Have you ever wondered what it would be like to be President of the United States? In this day and age most of us typically see the life of a president through the lens of the media — presented via a stream of snippets, press conferences, State of the Union addresses and headlines designed to grab our attention. I wonder if students today give much thought to what it means to be the president — what it’s like to step into the enormous responsibility of keeping our nation safe and of helping to create a society where all citizens prosper.
As we approach Presidents Day 2015, perhaps all of us, students and adults alike, would do well to consider the enormous sacrifices made by our presidents and their families over the years. One way to do that might be to research some of the great memoirs and autobiographies that have captured the lives of presidents from their perspective.
Before jumping headlong into this kind of research, however, it makes sense to understand the roles and responsibilities of being president, keeping in mind that every individual who has ever held this office is human, and therefore imperfect. It’s easy to judge, but let’s not forget that we all stand to learn something significant about and from these leaders by peering into their rendering of what life as president was like for them.
Next, what if, rather than focusing on which president served when and for how long, we were to encourage students to ponder what it takes to be an effective president. I suspect that question would elicit varied responses, but it is a valid consideration, especially for young people approaching their first voting experience.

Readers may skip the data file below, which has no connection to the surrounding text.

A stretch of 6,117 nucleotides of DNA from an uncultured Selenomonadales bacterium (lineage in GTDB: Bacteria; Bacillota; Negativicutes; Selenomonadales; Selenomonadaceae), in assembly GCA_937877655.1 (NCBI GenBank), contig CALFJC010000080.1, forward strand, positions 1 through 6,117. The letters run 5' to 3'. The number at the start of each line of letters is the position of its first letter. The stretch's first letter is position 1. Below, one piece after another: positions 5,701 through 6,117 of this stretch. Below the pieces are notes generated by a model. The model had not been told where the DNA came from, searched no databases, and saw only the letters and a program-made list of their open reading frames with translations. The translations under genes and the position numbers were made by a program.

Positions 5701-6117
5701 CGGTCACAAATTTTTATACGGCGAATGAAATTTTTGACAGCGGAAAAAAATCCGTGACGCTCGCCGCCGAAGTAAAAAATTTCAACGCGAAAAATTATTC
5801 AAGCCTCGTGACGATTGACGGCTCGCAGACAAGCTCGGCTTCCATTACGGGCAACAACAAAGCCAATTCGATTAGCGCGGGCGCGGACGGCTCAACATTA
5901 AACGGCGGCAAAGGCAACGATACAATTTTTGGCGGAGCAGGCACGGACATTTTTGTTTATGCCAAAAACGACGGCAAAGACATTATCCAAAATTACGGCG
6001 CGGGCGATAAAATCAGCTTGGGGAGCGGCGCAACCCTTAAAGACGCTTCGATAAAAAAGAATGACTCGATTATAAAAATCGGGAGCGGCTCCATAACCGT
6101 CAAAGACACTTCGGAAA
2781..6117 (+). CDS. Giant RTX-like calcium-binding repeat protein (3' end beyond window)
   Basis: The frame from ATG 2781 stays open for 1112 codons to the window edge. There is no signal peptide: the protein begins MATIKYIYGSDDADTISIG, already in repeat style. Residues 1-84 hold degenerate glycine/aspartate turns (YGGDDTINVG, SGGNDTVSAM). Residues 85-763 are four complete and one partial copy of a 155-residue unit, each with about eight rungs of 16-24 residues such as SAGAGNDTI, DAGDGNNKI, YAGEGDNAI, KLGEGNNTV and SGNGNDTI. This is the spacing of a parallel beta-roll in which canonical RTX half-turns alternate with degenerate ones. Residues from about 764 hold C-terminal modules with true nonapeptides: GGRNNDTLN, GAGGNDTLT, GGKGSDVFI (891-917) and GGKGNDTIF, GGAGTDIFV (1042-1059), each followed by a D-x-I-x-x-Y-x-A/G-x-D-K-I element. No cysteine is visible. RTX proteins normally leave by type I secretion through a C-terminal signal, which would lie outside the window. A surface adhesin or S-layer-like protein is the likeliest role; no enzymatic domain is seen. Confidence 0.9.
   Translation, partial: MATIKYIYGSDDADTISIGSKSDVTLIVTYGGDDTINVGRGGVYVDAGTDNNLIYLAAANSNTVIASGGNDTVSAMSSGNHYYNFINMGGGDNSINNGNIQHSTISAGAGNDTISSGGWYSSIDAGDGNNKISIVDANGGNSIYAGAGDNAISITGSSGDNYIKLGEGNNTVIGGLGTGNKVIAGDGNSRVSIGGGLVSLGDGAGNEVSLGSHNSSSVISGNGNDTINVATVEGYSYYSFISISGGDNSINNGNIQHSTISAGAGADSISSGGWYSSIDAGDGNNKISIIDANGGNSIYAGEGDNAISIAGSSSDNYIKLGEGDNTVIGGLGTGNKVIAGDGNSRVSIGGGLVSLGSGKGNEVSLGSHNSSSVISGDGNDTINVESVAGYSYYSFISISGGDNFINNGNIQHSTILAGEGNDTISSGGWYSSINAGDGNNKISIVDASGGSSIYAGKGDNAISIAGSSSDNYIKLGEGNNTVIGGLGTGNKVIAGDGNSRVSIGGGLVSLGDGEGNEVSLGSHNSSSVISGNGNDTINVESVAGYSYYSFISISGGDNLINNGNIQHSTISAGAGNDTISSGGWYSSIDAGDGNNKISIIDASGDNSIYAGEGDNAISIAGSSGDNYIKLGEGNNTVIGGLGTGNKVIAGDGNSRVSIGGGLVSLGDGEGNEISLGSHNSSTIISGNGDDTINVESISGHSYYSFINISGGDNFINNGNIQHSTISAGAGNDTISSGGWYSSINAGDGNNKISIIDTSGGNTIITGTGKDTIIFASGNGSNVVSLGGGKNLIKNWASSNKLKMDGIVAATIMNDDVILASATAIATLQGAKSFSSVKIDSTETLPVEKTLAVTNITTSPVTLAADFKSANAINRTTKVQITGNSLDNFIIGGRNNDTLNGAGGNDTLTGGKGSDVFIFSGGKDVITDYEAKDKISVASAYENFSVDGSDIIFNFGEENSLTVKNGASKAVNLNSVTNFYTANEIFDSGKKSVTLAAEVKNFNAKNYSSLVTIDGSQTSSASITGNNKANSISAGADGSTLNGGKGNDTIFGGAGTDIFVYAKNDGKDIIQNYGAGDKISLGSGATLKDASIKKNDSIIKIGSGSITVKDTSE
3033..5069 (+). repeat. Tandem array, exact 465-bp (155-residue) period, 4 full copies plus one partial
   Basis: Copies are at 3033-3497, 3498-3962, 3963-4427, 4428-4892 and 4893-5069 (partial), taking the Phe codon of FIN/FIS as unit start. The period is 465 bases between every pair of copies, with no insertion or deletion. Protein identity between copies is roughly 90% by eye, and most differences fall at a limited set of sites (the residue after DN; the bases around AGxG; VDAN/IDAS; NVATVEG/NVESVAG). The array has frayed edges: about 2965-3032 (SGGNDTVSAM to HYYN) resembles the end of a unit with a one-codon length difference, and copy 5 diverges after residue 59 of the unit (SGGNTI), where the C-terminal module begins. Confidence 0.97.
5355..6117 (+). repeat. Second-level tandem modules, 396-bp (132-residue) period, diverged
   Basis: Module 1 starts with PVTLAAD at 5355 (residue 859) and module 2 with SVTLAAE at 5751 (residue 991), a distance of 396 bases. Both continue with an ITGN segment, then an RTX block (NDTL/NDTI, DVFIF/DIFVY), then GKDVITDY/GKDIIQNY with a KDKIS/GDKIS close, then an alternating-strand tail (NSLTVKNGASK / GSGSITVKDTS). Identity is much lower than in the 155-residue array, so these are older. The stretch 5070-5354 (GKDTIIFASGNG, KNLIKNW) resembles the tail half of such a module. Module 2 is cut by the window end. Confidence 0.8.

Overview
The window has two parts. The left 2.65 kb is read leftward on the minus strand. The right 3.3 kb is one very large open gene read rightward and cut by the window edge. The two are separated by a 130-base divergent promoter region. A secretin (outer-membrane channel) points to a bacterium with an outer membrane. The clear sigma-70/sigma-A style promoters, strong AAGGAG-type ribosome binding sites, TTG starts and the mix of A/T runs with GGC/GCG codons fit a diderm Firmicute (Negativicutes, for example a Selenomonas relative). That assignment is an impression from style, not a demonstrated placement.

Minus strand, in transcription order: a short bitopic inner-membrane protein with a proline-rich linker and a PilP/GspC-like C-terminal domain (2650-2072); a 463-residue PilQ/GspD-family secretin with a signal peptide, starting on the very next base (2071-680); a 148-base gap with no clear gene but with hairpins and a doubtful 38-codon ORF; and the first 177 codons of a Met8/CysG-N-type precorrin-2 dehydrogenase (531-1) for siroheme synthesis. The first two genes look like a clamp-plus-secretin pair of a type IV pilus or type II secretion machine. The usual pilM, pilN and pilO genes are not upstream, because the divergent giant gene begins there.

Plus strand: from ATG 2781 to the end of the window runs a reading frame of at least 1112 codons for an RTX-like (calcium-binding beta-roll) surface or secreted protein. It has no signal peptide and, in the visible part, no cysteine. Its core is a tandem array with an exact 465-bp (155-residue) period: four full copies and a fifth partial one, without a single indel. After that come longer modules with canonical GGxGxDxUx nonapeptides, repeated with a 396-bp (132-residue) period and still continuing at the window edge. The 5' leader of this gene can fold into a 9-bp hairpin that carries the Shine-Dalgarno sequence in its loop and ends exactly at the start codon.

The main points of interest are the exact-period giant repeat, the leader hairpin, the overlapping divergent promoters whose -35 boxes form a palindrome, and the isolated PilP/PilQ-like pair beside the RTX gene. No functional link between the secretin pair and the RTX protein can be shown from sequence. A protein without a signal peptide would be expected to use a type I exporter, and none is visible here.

So, what does it take to be an effective leader? Acclaimed historian Doris Kearns Goodwin identifies the following qualities as those essential to being a ‘great’ president:
- Has the courage to stay strong in the face of adversity
- Is confident enough to seek different viewpoints
- Can learn from his or her mistakes
- Is willing to embrace change
- Is emotionally intelligent (willing to share credit with others, accept blame, and convey strength)
- Can maintain self-control in the midst of trouble
- Is aware and in touch with popular sentiment
- Possesses a strong moral compass
- Is able to relax
- Communicates well and inspires others.
Historical events, facts and figures are certainly an important element of the study of our nation’s leaders, but we can take that learning one step further by helping students examine more thoughtfully the gravity of being an American president. We can help them look at our leaders from a more humanistic perspective by peeling back the layers of a president’s life — in the White House, under the microscope — dealing with the normal challenges of marriage and family life.
We can stimulate kids to think of the myriad pressures and challenges presidents have faced over the years and how the weight of their responsibilities may have impacted the country, their political parties, their own lives and the lives of their families. So don’t be afraid to mix it up! Encourage young people to look at our leaders with ‘new eyes’. Empathy can be a powerful teacher.
Here is a short list of innovative lesson ways to teach/learn about presidents:
If You Were President Activity (Grades 3-5)
Write a Letter to the President (middle school grades)
Research Presidential Monuments around the country (Grades K-2, 3-5, 6-8, 9-12)
Design a Mock Webpage for a Favorite President (Grades 7-8)
Features might include sound clips, photographs, current events of the time, family news, and fun facts.
Research Presidents’ Autobiographies/Memoirs for insight into their experiences/insights during office (Grades 9-12)
- Abraham Lincoln
- Ulysses S. Grant
- Theodore Roosevelt
- Herbert Hoover
- Dwight D. Eisenhower
- Harry Truman
- Lyndon Johnson
- Richard Nixon
- Jimmy Carter
- Ronald Reagan
- George W. Bush
For something really different:
A Great source for learning a bit about our presidents and even some First Ladies!
Lisa Guilfoile is Project Specialist at the National Center for Learning and Civic Engagement. Contact her at email@example.com or (303) 299-3690.